It is not enough for a title to be good (that is, a fitting description of the events of the plot that also strikes the right tone and implies the themes surrounding it), it must be enticing to the target audience and lend itself to marketing.
What makes an old book new—at least in the eyes of the consumer? Publishers of classic novels face the distinct challenge of marketing books that have already been extensively read, loved, discussed, and marketed. More often than not, publishers are not selling the content of the book—after all, the words are already tried and true—they are selling the experience.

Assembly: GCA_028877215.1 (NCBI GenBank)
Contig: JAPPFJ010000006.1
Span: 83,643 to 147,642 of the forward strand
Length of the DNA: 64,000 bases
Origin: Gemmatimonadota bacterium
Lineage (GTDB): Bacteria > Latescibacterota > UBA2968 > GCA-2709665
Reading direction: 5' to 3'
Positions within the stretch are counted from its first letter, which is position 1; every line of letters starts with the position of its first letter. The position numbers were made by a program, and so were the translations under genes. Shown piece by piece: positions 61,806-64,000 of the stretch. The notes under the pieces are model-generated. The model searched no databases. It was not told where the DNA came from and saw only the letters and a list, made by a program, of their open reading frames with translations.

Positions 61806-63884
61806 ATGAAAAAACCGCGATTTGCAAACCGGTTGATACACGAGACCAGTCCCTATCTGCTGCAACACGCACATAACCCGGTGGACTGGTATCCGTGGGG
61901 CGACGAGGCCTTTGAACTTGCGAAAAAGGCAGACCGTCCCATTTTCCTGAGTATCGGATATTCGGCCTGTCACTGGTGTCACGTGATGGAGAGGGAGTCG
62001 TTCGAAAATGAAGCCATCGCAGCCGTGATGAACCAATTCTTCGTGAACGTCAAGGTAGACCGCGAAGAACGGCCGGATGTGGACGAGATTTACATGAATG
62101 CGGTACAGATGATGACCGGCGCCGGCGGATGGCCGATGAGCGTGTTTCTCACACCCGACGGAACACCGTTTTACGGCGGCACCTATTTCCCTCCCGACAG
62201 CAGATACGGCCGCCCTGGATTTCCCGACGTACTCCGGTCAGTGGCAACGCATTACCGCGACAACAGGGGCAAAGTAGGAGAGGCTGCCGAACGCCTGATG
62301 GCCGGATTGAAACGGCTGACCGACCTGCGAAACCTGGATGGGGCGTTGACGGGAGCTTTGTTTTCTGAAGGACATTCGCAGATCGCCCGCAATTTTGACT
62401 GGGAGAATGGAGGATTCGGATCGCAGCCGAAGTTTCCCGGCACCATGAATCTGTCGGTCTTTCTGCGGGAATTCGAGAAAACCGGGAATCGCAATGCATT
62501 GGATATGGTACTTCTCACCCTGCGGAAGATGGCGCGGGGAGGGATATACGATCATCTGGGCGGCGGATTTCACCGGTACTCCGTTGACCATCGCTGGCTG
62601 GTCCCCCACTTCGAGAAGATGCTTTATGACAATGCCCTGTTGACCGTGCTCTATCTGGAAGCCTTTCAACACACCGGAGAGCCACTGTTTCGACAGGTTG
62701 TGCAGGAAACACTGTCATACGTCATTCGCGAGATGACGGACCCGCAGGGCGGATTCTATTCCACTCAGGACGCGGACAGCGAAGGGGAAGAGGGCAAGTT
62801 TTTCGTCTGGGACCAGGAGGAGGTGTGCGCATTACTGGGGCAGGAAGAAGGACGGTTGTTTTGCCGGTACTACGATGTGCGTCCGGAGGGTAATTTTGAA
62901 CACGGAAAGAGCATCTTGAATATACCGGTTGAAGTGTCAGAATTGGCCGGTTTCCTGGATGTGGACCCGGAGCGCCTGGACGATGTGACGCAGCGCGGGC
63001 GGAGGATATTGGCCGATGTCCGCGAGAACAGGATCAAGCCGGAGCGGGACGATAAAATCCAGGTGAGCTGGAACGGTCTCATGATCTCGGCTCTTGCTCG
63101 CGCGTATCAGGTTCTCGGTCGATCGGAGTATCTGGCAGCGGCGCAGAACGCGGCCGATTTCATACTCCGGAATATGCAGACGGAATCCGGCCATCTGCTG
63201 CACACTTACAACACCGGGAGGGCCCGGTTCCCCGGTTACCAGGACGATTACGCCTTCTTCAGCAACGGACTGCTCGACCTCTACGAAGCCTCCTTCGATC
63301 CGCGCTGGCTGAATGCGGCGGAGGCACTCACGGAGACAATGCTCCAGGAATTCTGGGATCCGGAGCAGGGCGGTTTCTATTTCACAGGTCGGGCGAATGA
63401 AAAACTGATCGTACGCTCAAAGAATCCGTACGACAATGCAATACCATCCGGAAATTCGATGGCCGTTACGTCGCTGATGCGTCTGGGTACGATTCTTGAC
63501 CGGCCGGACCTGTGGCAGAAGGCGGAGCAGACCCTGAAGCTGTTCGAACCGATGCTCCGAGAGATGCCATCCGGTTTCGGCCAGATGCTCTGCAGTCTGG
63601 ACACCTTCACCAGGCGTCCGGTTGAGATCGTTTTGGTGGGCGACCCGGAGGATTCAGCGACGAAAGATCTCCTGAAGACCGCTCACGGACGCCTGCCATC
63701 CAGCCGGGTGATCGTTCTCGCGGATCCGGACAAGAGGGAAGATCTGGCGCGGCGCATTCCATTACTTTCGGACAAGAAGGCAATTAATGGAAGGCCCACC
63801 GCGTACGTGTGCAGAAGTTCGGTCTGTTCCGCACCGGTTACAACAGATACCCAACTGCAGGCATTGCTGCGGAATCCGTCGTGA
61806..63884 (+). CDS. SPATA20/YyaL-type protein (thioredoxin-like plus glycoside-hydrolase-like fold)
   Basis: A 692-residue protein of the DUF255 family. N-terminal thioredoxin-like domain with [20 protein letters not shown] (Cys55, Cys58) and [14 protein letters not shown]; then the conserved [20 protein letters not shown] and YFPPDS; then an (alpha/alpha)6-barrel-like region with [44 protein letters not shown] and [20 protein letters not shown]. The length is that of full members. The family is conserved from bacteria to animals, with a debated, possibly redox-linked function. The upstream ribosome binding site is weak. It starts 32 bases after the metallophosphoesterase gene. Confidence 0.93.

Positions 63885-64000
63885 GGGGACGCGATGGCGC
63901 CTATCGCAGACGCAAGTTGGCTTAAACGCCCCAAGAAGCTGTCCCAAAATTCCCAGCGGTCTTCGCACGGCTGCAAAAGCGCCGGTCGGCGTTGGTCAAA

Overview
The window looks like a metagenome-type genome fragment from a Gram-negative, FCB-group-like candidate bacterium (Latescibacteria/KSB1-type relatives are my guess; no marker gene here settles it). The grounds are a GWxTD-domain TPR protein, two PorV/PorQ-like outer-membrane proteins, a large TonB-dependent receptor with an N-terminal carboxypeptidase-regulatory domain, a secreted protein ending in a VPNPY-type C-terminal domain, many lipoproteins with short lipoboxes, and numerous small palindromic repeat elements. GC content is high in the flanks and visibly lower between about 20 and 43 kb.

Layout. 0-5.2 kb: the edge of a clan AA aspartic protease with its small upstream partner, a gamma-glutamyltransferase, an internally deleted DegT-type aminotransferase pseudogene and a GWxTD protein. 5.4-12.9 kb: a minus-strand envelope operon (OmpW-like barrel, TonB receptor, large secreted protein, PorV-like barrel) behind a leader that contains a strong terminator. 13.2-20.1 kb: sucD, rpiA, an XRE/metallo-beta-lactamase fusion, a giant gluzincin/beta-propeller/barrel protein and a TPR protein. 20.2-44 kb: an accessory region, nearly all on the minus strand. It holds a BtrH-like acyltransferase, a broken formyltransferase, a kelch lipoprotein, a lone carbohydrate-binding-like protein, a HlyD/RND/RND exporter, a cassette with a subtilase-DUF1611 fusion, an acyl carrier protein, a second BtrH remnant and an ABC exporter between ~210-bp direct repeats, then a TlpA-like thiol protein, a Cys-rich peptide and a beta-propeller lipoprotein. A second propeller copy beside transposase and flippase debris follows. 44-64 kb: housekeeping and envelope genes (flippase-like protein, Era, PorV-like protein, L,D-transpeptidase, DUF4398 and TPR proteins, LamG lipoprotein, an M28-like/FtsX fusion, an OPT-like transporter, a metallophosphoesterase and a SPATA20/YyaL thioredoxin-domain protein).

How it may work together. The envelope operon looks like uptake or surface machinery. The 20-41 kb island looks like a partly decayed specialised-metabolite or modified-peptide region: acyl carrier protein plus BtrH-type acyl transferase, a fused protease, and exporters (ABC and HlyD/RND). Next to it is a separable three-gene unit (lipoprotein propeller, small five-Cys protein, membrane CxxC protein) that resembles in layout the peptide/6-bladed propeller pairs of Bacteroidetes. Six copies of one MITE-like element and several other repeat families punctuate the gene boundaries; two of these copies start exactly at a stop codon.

What is the difference between personal branding and professional branding? Why does it matter and when is it better to use one over the other? Let’s start by defining what each one is.
At a time when YA is on the rise, we must ask this question: How do YA authors cater to their older audience?
The adage “don’t judge a book by its cover” has been proven to be bad advice not only for readers but also for publishers’ marketing teams. As it turns out, books’ covers are often exactly what they’re judged by.
Where do you go first? Out of the plethora of social media options available, which is going to net you the most bang for your buck? Which is going to be the most efficient and effective use of your time?